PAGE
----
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Easter 4



I’m sure if I asked you to think of someone whose voice had made an impact on you – you could instantly recall that voice speaking. The sound of a voice and how it’s used can have a real impact on our emotions and ultimately on our health and wellbeing.

I’ve been thinking about the many references to voice and hearing that appear in the first half of our Gospel reading today. Jesus the shepherd and gatekeeper calls his own sheep by name. Think back to the intimacy of that first Easter morning when the risen Jesus calls Mary by her name as she stands beside his empty tomb. She instantly recognises it is Jesus who is speaking with her. The gatekeeper calls his sheep by name and they hear his voice. The sheep follow the shepherd because they know his voice.

We’re told by John that those listening to Jesus ironically did not understand what he was saying to them so rather than change tactics he develops this figure of speech saying to them, ‘Very truly I tell you, I am the gate for the sheep’.

In the open countryside sheepfolds were usually walled areas and the walls were often topped with briars to prevent anything undesirable getting in. The entrance was a single opening without a gate or a door so in the evening when the shepherd brought his flock back into the safety of the sheepfold, he would put some briers across its entrance and then lie down there himself. The only way into the sheepfold was through the shepherd: he was the gate or the door. In this way each night the shepherd literally lay down his life for the sheep.

It's important though that the metaphor of the gate is not one of exclusion, it’s not a license to think of ourselves as Jesus’ true sheep and others as outsiders. If we use it in that way, we become just like the Pharisees who were forever using the law to exclude outsiders from their community. The purpose of the gate is not to keep out other sheep. In fact, a little bit later on in John’s Gospel Jesus says, ‘I have other sheep that do not belong to this fold. I must bring them also, and they will listen to my voice. So there will be one flock, one shepherd.’ The purpose of the gate is to guard against all that threatens the well-being of the sheep — thieves, bandits, and wolves or even wolves in sheep’s clothing.

According to Eastern hospitality, a person was safe overnight once he was received into a tent or house. The door might have been flimsy but it represented safety and care. Until the morning, the guest would have been looked after and defended by his host.  In the same way, Jesus puts himself between that which would harm or destroy us. He comes to us so that we ‘may not perish but have eternal life’. Jesus seeks to defend us from all that harms us whilst at the same time encircling us with his love – just like the walls of the sheepfold. In Jesus we find ourselves enfolded in love.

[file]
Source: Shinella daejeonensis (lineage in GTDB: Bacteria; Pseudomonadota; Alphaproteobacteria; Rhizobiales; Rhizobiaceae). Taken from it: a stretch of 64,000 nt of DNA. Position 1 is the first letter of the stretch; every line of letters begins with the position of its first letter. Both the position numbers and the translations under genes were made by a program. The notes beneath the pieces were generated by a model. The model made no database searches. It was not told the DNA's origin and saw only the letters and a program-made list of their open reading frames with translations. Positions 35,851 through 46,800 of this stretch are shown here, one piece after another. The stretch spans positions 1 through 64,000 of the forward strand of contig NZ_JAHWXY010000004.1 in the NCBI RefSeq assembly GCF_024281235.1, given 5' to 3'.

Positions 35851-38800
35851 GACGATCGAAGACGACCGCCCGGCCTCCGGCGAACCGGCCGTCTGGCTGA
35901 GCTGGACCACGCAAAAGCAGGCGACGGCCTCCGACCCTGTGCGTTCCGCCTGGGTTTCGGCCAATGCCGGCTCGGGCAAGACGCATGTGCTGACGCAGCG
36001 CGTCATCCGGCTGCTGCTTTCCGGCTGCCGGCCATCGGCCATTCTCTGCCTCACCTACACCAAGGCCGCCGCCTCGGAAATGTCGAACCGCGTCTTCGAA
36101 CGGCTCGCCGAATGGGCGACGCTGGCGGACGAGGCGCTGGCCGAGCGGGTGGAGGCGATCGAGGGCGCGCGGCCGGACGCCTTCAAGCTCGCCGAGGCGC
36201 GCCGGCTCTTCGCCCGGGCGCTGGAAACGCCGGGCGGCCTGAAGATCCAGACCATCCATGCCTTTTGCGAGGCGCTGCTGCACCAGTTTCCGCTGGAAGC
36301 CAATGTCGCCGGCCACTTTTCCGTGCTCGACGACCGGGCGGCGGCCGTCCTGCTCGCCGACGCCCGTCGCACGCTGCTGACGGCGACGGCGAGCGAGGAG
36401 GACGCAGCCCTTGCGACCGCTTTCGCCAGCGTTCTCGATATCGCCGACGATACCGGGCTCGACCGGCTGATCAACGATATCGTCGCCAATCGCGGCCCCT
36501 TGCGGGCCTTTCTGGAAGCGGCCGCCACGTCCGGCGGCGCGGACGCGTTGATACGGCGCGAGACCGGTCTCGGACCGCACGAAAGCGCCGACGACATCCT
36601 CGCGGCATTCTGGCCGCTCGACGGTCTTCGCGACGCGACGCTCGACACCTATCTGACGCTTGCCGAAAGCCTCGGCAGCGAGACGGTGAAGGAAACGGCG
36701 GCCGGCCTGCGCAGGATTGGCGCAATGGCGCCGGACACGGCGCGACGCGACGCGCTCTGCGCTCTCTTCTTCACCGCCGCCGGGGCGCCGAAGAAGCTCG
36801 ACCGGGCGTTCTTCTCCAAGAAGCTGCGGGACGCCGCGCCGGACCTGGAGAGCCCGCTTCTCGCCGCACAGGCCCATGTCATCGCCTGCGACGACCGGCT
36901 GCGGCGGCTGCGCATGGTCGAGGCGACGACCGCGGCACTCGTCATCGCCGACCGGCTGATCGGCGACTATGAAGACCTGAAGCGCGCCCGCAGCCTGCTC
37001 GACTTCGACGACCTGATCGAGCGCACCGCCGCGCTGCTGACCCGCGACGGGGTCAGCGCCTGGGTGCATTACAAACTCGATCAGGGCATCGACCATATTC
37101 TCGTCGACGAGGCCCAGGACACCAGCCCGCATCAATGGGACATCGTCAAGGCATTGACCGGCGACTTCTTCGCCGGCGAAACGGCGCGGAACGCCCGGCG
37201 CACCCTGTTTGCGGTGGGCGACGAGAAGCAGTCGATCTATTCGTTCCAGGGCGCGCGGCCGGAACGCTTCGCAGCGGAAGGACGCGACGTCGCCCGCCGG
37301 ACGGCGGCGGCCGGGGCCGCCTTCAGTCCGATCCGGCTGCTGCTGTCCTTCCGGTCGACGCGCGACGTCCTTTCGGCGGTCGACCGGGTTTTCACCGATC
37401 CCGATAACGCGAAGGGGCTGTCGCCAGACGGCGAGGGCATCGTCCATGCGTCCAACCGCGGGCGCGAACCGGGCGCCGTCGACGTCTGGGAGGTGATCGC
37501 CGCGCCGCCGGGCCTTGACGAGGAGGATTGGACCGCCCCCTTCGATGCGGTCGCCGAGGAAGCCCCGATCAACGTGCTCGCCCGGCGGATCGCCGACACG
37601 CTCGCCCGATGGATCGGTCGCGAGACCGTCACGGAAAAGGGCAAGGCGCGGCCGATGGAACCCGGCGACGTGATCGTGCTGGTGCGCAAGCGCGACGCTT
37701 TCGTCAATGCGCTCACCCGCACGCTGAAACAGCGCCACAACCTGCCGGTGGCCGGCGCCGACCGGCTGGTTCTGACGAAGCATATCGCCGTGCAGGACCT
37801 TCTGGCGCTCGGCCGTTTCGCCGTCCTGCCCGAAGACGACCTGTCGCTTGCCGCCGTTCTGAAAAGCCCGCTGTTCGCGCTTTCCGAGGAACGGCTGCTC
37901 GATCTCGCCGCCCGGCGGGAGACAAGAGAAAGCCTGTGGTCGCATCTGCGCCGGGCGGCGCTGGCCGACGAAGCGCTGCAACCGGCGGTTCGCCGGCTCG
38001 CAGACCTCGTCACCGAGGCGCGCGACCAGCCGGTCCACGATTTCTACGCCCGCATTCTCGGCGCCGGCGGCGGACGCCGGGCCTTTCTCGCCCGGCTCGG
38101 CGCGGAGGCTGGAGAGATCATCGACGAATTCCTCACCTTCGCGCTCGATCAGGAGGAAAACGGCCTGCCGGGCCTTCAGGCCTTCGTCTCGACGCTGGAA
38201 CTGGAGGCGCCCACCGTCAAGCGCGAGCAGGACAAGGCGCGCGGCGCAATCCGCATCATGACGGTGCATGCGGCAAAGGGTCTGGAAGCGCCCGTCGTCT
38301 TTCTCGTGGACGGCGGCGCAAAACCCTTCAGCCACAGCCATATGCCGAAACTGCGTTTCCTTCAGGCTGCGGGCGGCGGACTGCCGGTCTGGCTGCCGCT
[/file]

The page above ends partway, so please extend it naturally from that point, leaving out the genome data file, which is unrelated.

However, the walls are not there to keep us enclosed but to offer shelter and protection whilst giving us greater freedom – which sounds like a bit of a paradox, but its true. Our faith does doesn’t restrict us – rather it gives us the opportunity of living life to the full. Because we have a secure base, a safe base, a firm foundation – we’re able to go out in confidence. To have a safe place is not to avoid life or hide away from major issues or decisions; a safe place (as in the sheepfold) gives us the strength to cope and the courage to step out in faith.

If we think of Church as the sheepfold – a place we come together for shelter to be encircled in God’s love together; we need to remember that he also encourages us out in to the world. In her book Revelations of Divine Love, the Christian mystic Julian of Norwich wrote that ‘God is our clothing. In his love he wraps and holds us. He enfolds us for love, and he will never let us go.’ Just like the image of the shepherd and his sheep in the sheepfold and out in the pastures we are all wrapped in God’s love.  He has not only created us; but calls us by name, lavishes his love upon us and protects us. Listen out and hear his voice, that voice that speaks to you intimately, both in the sheepfold and out in green pastures.


  • I wonder what the shepherd’s voice sounds like to you
  • I wonder what images the word ‘gate’ conjures up for you
  • Are there pasture you long to graze in but haven’t dared to enter yet?
Page last updated: Monday 24th April 2023 9:11 AM
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